Over the past 50 years, the Arabian peninsula has been transformed. Tribal communities have developed into nations, and their economies have developed from nomadic subsistence into some of the wealthiest in the world.
The growth seen in energy-rich states such as Saudi Arabia, Qatar and the UAE has been driven by major upstream hydrocarbon developments that give governments billions of dollars of revenues each year. And latterly the focus has been on huge real estate and construction developments, such as the Burj Khalifa in Dubai, to promote diversification and a future less reliant on energy exports.
Sanaa faces a cash crisis that can only be solved with the help of its wealthy neighbours
But not all countries have prospered, chief among them is Yemen. Even ostensibly poorer and more populous states than those of the Gulf, such as Algeria, Egypt and Libya, have attracted more investment and created more jobs.
Today, the poverty of the Yemeni population is unmatched anywhere else in the Arab world. More pressingly, Sanaa faces a cash crisis that can only be solved with the help of its wealthy neighbours. In turn, their security will be at stake if they do not intervene swiftly and confidently. Sanaa could be effectively bankrupt within a year.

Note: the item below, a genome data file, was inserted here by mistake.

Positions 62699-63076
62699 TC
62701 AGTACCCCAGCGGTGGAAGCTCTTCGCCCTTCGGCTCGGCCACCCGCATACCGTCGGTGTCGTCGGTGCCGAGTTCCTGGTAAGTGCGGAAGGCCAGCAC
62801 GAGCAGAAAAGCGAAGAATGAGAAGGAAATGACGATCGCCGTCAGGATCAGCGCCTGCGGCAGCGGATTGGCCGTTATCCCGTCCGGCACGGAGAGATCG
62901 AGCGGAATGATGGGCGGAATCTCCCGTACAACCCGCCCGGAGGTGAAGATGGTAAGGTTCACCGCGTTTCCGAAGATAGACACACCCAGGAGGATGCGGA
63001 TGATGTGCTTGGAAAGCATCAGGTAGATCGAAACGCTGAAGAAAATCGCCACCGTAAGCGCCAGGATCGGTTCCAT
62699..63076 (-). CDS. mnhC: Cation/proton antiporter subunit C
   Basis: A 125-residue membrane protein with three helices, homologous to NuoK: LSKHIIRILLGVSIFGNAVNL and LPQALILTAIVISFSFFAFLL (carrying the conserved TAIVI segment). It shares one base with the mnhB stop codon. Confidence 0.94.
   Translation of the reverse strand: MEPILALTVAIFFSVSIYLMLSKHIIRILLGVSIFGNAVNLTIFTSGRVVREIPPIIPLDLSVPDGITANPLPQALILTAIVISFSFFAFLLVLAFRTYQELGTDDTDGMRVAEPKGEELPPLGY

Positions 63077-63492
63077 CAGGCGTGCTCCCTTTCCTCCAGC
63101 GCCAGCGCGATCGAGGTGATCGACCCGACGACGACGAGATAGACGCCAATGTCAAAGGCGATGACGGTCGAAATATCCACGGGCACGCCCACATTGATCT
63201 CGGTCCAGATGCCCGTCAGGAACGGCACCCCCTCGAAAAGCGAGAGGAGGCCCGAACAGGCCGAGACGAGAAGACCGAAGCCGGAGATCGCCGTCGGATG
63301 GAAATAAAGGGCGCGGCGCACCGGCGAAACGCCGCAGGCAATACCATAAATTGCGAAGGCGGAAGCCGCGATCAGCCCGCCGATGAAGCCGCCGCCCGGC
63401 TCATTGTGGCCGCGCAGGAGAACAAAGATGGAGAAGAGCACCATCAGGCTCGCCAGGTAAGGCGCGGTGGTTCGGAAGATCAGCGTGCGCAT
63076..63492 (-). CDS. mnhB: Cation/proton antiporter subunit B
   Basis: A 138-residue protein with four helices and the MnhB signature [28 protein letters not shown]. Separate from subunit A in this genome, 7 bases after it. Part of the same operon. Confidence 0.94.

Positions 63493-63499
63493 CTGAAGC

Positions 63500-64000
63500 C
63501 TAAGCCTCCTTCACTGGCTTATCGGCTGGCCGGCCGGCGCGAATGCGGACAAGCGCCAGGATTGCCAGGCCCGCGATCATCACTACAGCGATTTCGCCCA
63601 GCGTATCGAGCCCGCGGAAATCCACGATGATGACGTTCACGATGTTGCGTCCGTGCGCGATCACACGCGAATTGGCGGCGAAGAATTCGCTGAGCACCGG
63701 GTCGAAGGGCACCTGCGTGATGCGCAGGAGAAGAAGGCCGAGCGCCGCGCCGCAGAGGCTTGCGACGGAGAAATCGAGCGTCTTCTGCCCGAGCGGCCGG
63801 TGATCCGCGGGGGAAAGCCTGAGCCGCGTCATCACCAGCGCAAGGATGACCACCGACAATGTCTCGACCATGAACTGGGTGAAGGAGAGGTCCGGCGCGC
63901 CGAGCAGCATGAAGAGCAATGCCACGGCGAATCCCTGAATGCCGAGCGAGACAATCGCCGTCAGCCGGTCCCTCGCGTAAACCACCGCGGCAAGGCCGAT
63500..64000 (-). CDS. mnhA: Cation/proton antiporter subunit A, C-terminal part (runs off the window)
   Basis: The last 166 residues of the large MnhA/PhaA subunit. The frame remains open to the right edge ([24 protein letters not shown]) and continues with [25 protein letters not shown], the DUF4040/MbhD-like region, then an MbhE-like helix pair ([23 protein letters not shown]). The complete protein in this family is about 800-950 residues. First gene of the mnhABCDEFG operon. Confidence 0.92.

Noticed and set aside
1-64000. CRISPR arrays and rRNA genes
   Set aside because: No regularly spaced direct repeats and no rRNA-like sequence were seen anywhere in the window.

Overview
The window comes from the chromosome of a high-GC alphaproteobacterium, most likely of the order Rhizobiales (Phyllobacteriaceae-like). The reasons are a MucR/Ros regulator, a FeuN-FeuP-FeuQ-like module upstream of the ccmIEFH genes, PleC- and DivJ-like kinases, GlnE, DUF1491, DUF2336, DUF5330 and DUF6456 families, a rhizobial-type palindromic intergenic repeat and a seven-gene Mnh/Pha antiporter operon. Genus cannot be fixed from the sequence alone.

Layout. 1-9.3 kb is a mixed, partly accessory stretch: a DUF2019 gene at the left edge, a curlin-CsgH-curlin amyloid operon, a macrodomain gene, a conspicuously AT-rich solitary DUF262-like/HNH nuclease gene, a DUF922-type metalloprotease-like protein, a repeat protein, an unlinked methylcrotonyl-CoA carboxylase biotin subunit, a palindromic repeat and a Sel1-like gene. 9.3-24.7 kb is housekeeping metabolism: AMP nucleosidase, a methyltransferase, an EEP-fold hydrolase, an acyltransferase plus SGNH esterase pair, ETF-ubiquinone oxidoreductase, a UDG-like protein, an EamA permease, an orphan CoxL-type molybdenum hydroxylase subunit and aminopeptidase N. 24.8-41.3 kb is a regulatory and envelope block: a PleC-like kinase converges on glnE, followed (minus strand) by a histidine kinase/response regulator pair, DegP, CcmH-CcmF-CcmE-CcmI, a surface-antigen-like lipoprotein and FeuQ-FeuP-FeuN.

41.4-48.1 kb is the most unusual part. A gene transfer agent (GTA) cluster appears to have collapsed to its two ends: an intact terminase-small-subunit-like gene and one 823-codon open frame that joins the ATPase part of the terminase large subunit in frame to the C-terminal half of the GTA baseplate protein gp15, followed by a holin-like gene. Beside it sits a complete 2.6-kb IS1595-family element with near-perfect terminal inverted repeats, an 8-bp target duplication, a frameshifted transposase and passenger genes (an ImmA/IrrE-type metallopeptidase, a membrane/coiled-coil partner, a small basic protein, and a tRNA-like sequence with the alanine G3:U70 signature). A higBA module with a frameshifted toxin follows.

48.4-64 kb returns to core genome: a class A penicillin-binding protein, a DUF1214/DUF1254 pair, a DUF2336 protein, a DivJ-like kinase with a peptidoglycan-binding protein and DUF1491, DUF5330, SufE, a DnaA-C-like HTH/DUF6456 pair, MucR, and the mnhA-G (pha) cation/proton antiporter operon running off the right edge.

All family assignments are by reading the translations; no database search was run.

Once Yemen’s finances have been shored up, the Gulf and other Arab states must use their own experience in nation-building to advise the government on how best way to forge a future where oil and gas are not essential to its current account. This involves better governance, economic management and, crucially, a new class of technocrat, which simply does not exist today.
The latter project will not take weeks, months, or years, but decades. If Yemen can manage this transition, it will become a business opportunity and trading partner for its neighbours, rather than a security threat.